Creator : J. T. Scott
Associated name : D. Smith
Date Created: 1795
Abstract: The title on the map is: Map of the Tennassee Government, formerly Part of North Carolina taken Chiefly from Surveys by Gen'l D. Smith and others. Engraved for Carews? American Edition of Guthrie's Geography ?? appears along the top. Map shows Knoxville, Nashville, and Clarksville as well as several Cherokee towns in eastern Tennessee. The site of present-day Memphis is called Chickasaw Bluff, shows the southern boundary of the military reservation in middle Tennessee. Rivers, public roads and various geographic features are labeled, such as "High Broken Ground" in southern middle Tennessee and "Light Soil Long Grass Little Timber Broken Ground on the Heads of these Rivers" in west Tennessee.
Tennessee State Department of Education Eras:
     Revolution and the New Nation (1754-1820)
Collection: Map Collection
Contributing Institution: Tennessee State Library and Archives
URL: http://idserver.utk.edu/?id=200800000001997
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43    
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Title: A MAP of The TENNASSEE GOVERNMENT formerly Part of NORTH CAROLINA taken Chiefly from Surveys by Gen,[era]l D. Smith. and others
Cartographer : J.T. Scott
Date Created: 1795
Abstract: This document is a rare map of Tennessee surveyed and engraved circa 1795. The map shows public roads, Indian boundaries, forts, Indian towns, and width of rivers in yards.
Tennessee State Department of Education Eras:
     Revolution and the New Nation (1754-1820)
Collection: Tennessee State Library, Miscellaneous documents
Contributing Institution: Tennessee State Library and Archives
URL: http://idserver.utk.edu/?id=200800000002551
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44    
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Title: Invoice of goods for proposed treaty with the Chickasaw and Choctaw, with a memorandum from Gov. Blount to Gen. Robertson
Recipient : James Robertson
Author : William Blount
Date Created: 1792
Abstract: A 1792 invoice of goods for the proposed Treaty of Nashville with the Chickasaw and Choctaw to be delivered by July 15. The price and quantity of lead are at issue, with the author urging the recipient of the letter to bargain for lead. Guns, powder, lead, blankets and cloth are included in the invoice.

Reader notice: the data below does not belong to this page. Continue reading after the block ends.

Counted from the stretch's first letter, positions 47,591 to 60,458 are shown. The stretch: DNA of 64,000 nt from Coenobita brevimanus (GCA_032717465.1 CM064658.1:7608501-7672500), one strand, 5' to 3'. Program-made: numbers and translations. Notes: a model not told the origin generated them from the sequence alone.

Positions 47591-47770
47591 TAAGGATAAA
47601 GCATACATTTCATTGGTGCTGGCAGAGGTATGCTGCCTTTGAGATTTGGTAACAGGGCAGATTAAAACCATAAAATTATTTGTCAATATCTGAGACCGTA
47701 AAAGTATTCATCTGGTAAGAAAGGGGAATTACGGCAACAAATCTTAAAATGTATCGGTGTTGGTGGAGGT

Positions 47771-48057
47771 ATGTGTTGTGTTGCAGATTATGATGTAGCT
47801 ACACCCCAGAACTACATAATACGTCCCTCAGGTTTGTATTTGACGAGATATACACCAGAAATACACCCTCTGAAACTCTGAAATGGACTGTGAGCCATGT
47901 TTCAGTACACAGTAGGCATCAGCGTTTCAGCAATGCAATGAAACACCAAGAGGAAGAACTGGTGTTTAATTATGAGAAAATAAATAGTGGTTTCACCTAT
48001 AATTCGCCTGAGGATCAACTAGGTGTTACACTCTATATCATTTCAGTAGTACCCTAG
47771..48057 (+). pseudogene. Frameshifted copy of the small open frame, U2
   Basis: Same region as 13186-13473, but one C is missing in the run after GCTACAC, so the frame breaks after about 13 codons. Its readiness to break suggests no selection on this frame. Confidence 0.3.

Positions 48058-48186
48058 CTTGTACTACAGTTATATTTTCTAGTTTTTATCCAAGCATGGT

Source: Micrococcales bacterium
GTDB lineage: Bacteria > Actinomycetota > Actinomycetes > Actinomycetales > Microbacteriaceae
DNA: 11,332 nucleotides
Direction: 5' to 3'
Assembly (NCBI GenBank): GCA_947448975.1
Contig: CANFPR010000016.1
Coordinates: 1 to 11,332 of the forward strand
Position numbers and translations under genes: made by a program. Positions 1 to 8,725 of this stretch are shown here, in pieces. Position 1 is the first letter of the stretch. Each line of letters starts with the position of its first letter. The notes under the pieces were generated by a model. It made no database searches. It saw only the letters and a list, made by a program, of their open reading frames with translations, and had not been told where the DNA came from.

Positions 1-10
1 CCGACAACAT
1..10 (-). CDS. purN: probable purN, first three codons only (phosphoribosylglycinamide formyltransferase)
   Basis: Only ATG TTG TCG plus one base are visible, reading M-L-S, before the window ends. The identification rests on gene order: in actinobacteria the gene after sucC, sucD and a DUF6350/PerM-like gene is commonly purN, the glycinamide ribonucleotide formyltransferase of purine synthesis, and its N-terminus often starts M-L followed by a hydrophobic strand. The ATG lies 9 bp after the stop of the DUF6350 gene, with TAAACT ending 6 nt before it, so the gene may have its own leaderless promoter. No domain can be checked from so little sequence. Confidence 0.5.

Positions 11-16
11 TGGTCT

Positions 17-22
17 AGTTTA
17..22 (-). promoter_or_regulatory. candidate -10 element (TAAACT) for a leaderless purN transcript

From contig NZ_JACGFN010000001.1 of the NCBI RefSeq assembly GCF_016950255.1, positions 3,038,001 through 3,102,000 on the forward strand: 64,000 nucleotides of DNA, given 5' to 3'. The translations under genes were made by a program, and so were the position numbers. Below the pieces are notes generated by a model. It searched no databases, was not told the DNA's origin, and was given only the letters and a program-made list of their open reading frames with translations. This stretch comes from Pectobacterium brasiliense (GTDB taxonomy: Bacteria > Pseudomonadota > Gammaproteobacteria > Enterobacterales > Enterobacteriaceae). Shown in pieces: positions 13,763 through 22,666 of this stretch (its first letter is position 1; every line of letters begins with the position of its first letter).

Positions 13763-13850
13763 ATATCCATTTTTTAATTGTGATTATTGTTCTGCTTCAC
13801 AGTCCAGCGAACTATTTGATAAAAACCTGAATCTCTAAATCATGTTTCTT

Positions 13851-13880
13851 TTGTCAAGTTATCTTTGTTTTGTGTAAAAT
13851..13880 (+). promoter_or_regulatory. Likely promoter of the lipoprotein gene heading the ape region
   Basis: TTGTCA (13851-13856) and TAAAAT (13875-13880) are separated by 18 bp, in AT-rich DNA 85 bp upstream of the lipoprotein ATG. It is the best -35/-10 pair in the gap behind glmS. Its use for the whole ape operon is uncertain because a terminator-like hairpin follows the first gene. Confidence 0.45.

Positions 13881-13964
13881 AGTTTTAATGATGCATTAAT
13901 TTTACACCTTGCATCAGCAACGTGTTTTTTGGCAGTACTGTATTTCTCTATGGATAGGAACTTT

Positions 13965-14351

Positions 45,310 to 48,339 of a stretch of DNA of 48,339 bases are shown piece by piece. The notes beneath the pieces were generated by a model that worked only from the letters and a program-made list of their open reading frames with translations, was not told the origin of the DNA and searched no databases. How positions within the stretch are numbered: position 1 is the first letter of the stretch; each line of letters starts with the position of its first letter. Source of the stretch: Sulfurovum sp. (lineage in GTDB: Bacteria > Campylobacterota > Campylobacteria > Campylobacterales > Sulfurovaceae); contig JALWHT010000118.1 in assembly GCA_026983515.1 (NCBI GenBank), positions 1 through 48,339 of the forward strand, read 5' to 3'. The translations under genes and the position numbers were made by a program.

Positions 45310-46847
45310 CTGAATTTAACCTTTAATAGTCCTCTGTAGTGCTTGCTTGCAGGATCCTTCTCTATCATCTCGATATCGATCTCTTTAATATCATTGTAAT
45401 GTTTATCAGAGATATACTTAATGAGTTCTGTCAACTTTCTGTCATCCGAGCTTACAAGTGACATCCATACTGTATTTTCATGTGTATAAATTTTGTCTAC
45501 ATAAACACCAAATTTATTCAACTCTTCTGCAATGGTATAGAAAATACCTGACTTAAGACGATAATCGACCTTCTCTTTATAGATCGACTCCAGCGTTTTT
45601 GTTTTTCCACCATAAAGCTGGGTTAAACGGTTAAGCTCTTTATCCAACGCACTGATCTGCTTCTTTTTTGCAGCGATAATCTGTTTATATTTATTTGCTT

Tennessee State Department of Education Eras:
     Revolution and the New Nation (1754-1820)
Collection: James Robertson Papers
Contributing Institution: Vanderbilt University Library
URL: http://idserver.utk.edu/?id=200800000002702
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45    
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Title: Sevier, James in the State of Franklin to the Sheriff of Washington
Author : James Sevier, 1764-1847
Associated name : Joseph Young
Date Created: 1785-11
Abstract: James Sevier writes to the Sheriff of Washington to take and keep Joseph Young so that he can be taken to the county court of pleas for the State of Franklin in February.
Tennessee State Department of Education Eras:
     Revolution and the New Nation (1754-1820)
Collection: Washington County Court Records
Contributing Institution: Archives of Appalachia- ETSU
URL: http://idserver.utk.edu/?id=200800000000831
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46    
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Title: Deed for Property from James Sevier to David Deaderick
Creator : James Sevier
Associated name : David Deaderick
Date Created: 1810-11-13
Abstract: Deed for land in Jonesborough, Tennessee which belonged to James Sevier and is being sold to David Deaderick. Provides measurements of the lot. Verso side has statements and signatures verifying that the deed has been registered in the state of Tennessee and Washington County.
Tennessee State Department of Education Eras: